Yahoo was the first major American Internet company to enter the market, introducing a Chinese-language version of its site and opening up an office in Beijing in 1999.
Yahoo executives quickly learned how difficult China was to penetrate – and how baffling the country’s cultural barriers can be for Americans. Chinese businesspeople, for example, rarely rely on e-mail, because they find the idea of leaving messages to be socially awkward. They prefer live exchanges, which means they gravitate to mobile phones and short text messages instead.
Baidu, a Chinese search engine that was introduced in 2001 as an early competitor to Yahoo, capitalised on the national fervor for chat and invented a tool that allows people to create instant discussion groups based on popular search queries.
When users now search on baidu.com for the name of the Chinese N.B.A. star Yao Ming, for example, they are shown not only links to news reports on his games; they are also able to join a chat room with thousands of others and argue about him. Baidu’s chat rooms receive as many as five million posts a day.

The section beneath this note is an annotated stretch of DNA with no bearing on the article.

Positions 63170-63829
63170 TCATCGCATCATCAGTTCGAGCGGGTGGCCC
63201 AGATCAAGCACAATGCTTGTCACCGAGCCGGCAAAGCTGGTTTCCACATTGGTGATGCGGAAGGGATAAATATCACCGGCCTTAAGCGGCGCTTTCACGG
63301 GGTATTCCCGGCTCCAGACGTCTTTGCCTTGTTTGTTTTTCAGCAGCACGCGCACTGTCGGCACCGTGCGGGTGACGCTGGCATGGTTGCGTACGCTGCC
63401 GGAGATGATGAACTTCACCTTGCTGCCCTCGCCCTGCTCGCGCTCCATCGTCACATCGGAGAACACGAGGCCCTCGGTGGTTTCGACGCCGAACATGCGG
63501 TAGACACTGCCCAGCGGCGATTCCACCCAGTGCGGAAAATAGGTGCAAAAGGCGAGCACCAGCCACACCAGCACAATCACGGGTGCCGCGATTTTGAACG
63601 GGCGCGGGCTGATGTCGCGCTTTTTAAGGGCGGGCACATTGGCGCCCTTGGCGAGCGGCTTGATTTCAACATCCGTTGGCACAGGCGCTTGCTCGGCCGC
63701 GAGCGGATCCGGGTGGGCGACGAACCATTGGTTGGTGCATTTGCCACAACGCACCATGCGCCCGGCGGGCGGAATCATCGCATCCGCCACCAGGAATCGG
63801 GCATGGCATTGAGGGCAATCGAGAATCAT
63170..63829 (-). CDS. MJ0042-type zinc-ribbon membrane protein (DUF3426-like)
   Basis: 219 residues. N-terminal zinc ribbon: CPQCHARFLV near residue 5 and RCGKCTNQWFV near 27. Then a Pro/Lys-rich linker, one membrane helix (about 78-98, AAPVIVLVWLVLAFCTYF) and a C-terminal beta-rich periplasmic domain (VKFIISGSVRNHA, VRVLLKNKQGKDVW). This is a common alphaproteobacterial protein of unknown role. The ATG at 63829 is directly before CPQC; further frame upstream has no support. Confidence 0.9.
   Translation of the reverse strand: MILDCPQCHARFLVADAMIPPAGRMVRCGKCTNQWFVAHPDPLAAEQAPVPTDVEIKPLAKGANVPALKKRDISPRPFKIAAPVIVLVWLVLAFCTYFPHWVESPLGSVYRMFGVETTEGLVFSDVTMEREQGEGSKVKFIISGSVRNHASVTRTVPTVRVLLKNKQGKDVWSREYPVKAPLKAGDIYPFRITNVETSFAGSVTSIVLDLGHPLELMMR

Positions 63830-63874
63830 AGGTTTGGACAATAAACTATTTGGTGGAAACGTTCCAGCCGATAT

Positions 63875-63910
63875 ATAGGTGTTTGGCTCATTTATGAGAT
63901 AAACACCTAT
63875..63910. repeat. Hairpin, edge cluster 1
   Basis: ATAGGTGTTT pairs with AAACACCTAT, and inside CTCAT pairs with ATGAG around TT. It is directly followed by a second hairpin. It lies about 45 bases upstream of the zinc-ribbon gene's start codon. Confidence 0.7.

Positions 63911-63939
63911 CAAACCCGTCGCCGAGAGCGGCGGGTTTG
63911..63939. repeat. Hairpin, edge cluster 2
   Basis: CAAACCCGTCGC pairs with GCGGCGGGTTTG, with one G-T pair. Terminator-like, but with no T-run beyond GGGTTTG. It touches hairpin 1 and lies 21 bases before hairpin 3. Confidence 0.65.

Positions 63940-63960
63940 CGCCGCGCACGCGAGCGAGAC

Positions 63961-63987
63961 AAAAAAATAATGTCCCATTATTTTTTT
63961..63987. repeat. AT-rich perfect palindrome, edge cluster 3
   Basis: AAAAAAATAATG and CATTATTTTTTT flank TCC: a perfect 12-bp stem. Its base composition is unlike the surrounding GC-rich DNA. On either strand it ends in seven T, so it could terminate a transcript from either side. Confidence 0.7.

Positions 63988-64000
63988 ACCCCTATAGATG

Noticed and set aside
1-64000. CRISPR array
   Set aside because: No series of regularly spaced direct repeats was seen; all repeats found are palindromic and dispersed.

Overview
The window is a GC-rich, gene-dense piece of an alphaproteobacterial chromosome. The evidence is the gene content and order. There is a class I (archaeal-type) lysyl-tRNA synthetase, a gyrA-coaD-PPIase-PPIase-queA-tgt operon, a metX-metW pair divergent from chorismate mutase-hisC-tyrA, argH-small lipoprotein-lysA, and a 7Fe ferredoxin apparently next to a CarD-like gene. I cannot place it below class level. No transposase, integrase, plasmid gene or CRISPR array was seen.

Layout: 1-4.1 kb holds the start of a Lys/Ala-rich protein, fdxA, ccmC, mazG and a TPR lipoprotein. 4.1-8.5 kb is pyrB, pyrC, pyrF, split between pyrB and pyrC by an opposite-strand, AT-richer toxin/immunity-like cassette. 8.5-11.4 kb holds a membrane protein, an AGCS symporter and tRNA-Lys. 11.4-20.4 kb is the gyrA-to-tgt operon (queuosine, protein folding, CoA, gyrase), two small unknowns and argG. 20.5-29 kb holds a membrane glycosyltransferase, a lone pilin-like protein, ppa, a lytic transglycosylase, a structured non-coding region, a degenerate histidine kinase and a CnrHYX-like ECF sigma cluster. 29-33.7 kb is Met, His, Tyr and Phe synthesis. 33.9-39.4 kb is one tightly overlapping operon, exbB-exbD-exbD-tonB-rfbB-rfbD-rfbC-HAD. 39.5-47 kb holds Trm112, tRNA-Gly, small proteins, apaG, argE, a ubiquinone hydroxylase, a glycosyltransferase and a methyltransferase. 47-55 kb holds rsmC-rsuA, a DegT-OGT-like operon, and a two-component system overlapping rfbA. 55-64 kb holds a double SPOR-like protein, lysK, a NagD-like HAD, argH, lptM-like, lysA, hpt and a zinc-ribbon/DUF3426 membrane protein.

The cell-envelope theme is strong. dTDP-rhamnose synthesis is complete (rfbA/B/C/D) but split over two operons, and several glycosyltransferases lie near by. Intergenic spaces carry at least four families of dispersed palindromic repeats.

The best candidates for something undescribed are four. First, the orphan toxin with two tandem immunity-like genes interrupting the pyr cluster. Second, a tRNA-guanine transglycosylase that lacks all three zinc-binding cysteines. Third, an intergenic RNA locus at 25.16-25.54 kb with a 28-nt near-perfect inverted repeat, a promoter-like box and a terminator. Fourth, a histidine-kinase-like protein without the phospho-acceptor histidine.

As Yahoo found, these cultural nuances made the sites run by American companies feel simply foreign to Chinese users – and drove them instead to local portals designed by Chinese entrepreneurs.
These sites, including Sina.com and Sohu.com, had less useful search engines, but they were full of links to chat rooms and government-approved Chinese-language news sites. Nationalist feelings might have played a role, too, in the success Chinese-run sites enjoyed at Yahoo’s expense.